Justice Franklyn Holder will today meet to continue hearing a challenge by A Partnership for National Unity/Alliance For Change (APNU/AFC) candidate Ulita Grace Moore into whether the Guyana Elections Commission (GECOM) should be prevented from doing a recount.
GECOM’s Chairperson, Retired Justice Claudette Singh believes, however, that “if the court grants the reliefs sought, it is contended that the court would be making decisions for GECOM, which is certainly not the lawful role of the court”.
The claims were made by Justice Singh in her affidavit of defence filed in the court this past week.
The litigation brought by Moore in addition to seeking to prevent the recount of the votes cast at the recently-concluded General and Regional Elections also called for a declaration based on the final results.
This based on the declarations of regions made by the regions’ Returning Officers. Several local and international observers, as well as Governments, have since denounced the declarations made by Region Four RO Clairmont Mingo as lacking credibility.
The stakeholders have, in addition to calling for a recount, warned that a new government sworn in on the basis of results that lack credibility and transparency, would not only be not recognised by the international and business community but would face isolation and likely sanctions.
Justice Singh, in her affidavit of defence against the APNU/AFC candidate, noted the applications by several of the contesting parties for recounts were rejected by the RO for Region Four for varying reasons, but “the Commission can intervene to correct this even at this stage”.
According to the former Chief Justice, the Representation of the People Act gives the Commission two options: to either accept the Chief Elections Officer’s report or order a recount of the votes cast.
As such, she contends, “It would be unlawful for the court to direct the Commission on the way forward to complete the process where these issues are still outstanding.”
In urging the court to set aside the APNU/AFC candidate’s request, she noted former Chief Justice Desiree Bernard in a related ruling had said: “In the present volatile situation, which pervades our country, no effort must be snared to assure everyone that the process was fair and impartial. Lingering doubts that hang like a sword of Damocles over the head of the Commission must be removed. Confidence in the electoral process must be restored.”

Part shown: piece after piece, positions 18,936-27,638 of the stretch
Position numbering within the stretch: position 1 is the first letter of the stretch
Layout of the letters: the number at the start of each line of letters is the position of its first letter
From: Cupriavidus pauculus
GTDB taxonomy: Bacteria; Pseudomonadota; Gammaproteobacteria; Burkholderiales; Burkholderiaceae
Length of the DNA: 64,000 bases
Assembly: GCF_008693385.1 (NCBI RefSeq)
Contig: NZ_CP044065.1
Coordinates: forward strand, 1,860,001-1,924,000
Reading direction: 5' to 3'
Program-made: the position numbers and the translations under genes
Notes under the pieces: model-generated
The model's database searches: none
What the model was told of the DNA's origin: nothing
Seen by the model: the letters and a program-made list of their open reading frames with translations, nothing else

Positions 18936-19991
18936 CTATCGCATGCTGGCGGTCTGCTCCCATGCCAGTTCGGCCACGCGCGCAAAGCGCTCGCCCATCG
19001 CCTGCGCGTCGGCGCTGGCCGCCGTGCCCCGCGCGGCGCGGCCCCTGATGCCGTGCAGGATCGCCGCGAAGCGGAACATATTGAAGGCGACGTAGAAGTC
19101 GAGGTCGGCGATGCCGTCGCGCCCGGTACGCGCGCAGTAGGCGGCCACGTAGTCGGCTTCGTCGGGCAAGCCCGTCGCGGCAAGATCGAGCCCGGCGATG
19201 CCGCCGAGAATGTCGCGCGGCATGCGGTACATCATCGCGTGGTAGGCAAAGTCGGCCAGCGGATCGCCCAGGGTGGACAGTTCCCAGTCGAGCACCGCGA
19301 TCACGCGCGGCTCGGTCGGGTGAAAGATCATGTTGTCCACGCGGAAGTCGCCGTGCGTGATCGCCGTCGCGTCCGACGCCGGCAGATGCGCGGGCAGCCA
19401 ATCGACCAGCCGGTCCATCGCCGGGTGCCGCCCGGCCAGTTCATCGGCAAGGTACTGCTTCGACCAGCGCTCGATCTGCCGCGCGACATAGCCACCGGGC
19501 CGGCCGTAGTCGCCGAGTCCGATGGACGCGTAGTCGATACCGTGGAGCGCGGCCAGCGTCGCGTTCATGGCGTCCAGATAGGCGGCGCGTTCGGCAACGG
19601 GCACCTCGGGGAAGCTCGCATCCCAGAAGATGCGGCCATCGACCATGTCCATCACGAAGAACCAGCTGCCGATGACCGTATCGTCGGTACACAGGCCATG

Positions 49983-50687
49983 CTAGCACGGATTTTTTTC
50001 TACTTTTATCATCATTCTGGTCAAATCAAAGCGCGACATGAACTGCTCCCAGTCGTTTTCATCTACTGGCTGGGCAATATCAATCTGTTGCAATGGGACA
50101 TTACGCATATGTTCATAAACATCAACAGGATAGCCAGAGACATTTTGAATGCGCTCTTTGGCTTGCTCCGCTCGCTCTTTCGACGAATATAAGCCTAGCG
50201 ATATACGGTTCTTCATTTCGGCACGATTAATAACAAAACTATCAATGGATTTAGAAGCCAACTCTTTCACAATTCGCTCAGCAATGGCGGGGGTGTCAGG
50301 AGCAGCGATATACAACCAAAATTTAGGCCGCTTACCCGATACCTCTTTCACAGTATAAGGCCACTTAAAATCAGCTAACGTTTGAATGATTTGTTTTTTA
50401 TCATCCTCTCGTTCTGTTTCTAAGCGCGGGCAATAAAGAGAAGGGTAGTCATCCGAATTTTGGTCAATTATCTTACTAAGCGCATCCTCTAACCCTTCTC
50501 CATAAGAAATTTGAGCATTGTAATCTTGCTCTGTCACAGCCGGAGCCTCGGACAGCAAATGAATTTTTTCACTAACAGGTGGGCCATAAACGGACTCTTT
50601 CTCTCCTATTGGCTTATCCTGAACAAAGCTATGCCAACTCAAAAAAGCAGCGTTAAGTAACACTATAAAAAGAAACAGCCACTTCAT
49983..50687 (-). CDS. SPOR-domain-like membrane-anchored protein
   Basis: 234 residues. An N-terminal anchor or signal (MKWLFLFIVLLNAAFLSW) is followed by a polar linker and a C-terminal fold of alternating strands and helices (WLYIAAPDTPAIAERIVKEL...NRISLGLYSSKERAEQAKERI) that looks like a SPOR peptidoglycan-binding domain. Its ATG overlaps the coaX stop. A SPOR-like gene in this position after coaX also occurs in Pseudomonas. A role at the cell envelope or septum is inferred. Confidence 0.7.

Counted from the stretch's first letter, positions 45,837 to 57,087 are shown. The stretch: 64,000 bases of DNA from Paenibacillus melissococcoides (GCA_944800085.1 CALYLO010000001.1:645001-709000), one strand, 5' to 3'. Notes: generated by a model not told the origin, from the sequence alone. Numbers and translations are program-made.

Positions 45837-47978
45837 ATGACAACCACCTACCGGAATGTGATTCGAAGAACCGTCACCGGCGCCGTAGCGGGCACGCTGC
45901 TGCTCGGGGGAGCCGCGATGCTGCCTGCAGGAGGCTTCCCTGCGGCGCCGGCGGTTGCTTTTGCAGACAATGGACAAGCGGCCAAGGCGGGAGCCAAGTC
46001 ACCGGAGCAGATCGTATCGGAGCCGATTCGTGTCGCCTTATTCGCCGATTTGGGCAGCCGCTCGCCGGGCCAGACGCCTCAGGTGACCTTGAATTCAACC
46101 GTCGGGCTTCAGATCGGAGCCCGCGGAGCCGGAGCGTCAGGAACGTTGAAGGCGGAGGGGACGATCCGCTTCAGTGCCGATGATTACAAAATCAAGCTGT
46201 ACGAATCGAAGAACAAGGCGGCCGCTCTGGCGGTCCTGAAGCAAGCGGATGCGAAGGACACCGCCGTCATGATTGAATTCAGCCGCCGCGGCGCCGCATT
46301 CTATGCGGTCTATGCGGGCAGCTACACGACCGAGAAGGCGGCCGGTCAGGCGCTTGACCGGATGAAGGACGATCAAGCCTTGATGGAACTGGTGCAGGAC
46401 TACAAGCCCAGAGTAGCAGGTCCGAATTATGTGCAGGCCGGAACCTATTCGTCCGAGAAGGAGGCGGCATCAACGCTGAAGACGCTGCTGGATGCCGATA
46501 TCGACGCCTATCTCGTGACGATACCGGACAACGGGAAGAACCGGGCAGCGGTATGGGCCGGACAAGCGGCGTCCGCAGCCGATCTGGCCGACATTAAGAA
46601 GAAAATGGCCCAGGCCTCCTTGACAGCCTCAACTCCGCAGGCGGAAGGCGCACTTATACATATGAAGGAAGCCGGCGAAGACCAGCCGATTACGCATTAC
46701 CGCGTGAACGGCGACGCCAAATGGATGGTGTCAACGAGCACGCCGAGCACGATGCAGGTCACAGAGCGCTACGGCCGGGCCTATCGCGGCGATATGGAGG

As such, Justice Singh has since requested that the “Court, and the Commission should be permitted to execute its constitutional role and functions with or without the Caricom Agreement”.
She was referring to the Caricom initiative, which saw Opposition Leader Bharrat Jagdeo and Head of State, President David Granger agreeing to a deal after the latter approached Caricom Chair, Barbadian Prime Minister Mia Motley requesting the regional body’s supervision of a recount.
The Opposition Leader’s Attorney-at-Law, Anil Nandlall expressed optimism at the notion of a recount based on Singh’s submission.
Opposition Leader Jagdeo had successfully applied to the court to halt Mingo’s declaration and has also applied to have the application brought by Moore denied.
Nandlall told media operatives the GECOM Chairperson’s submissions that were tendered to the court illustrated that she has finally assumed her role “and has indicated in those submissions that she is prepared to discharge her duties under the Constitution”.
According to Nandlall, the GECOM Chair in her submissions reiterated that it was that entity that was in charge of the electoral process and Moore’s application should not be granted “because it would force GECOM to make decisions that are not truly GECOM’s decisions”.
Nandlall pointed to the fact that Singh in her submission conceded that while the Caribbean Community was intended to play a role in the recount process the actual decision to facilitate the recount was in fact taken by the Commission.
Singh, in her submissions – a copy of which was seen by Guyana Times – observed that the most important order that was sought by the APNU/AFC candidate was that the recounting of the votes was unconstitutional and that the basis of the contention was that the Commission could not do so on the terms contained in an Aide Memoire signed by the President and Opposition Leader, or at all.
She was adamant, however, that once there was evidence that the electoral process was compromised, to ensure impartiality, fairness and compliance with the provisions of the Constitution or of any Act of Parliament, the Commission is constitutionally mandated to intervene to ensure public confidence in the electoral process.